HEADLINE: Gate Bridge to Be Tested For Carrying Light Rail Tracks
BYLINE: Harre W Demoro, Chronicle Staff Writer
Engineers want to simulate a killer windstorm before deciding if the Golden Gate Bridge would still be safe with a lower deck carrying rapid transit tracks.
The tests, using a three-foot-long plastic model of a section of the bridge, will be supervised by T.Y. Lin International, a longtime bridge engineering firm.
The company already has a $ 620,000 contract to design a proposed rapid transit deck and to look for weak points that could fail in a major earthquake.
Bridge district directors are expected tomorrow to appropriate $ 39,000 for wind tunnel tests.
The bridge was not damaged by the October 17 earthquake but engineers have worried for 40 years about the landmark span's motions during big windstorms and the durability of its approach viaducts.
When the bridge opened in 1937, it was considered a wonder of the age. But three years later experts began having second thoughts when a shorter but similar suspension bridge over the windswept Narrows at Tacoma, Wah., fell down. The Tacoma bridge was less than a year old.
Then in 1951, the ''Golden Gate Bridge acted like the Tacoma Narrows Bridge'' during high winds and had to be closed for a short time, said Mark A. Ketchum of T.Y. Lin. Bracing added under the automobile deck to stiffen the structure corrected the problem.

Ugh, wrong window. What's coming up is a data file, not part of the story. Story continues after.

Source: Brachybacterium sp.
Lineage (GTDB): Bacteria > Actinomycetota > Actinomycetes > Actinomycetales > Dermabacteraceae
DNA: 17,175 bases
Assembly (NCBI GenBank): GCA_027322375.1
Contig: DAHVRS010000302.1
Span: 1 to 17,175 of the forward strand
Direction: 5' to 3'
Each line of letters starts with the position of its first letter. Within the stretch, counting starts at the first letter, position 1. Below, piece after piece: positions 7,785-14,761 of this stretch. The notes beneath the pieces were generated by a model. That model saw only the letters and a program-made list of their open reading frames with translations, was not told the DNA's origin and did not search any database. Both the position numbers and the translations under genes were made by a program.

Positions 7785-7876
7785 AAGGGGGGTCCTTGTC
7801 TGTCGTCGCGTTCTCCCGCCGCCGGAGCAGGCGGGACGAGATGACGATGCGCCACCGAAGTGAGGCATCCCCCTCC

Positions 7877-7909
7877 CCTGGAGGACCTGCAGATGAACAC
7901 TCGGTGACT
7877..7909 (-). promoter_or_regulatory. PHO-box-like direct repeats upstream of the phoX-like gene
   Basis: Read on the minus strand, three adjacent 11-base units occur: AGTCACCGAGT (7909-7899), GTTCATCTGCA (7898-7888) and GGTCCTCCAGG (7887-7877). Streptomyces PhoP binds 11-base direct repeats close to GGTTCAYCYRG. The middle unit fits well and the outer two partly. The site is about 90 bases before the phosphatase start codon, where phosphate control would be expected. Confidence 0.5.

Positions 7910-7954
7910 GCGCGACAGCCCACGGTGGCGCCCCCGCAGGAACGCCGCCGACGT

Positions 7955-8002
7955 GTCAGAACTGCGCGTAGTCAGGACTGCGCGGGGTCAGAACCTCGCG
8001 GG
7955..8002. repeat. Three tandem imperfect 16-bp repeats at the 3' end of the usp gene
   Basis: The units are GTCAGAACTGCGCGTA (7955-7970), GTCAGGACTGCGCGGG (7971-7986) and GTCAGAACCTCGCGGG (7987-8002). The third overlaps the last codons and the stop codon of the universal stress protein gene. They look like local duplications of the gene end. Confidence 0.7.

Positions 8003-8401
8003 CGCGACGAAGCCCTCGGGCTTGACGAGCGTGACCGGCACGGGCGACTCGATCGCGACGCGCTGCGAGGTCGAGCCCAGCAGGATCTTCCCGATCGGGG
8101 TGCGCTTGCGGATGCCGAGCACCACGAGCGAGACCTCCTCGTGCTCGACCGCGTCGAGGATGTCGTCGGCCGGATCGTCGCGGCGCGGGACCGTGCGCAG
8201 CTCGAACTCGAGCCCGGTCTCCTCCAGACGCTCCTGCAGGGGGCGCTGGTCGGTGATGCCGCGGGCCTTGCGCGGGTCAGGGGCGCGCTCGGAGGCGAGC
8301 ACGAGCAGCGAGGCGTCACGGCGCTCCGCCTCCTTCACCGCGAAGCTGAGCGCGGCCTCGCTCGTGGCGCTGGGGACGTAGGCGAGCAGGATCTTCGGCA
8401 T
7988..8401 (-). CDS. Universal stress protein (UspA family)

With advances in computer design technology and wind tunnel work, engineers today can double-check the work done in 1951 and determine precisely how the bridge would perform with tracks installed below the auto deck, said Charles Seim, also of T.Y. Lin.
One thing the engineers want to do is be sure the bridge is safe in sustained winds of 110 miles per hour, the standard for modern highrise buildings, Ketchum said.
''It takes winds of 90 miles per hour to get the bridge going, but it isn't that one gust would do it,'' he said. ''It would have to take those gusts all day.''
Wind doesn't blow bridges down, but causes them to ''flutter,'' a series of motions caused by tipping, rolling and vibration, Ketchum said.
If a bridge is poorly designed, the bridge structure itself will amplify the vibration like a tuning fork, and the bridge will shake itself apart. That is what happened at Tacoma, Seim said.
Robert H. Scanlan of the Johns Hopkins University civil engineering department will look at the aerodynamic performance of the bridge, and Jon D. Raggett of the West Wind Laboratory in Carmel will conduct wind tunnel tests. Seim and Ketchum said when they look at the original design of the Golden Gate Bridge, they are awed at the work done by engineers working with pencil and paper in an era before computers and other sophisticated design techniques.
''It is all incredible,'' said Ketchum.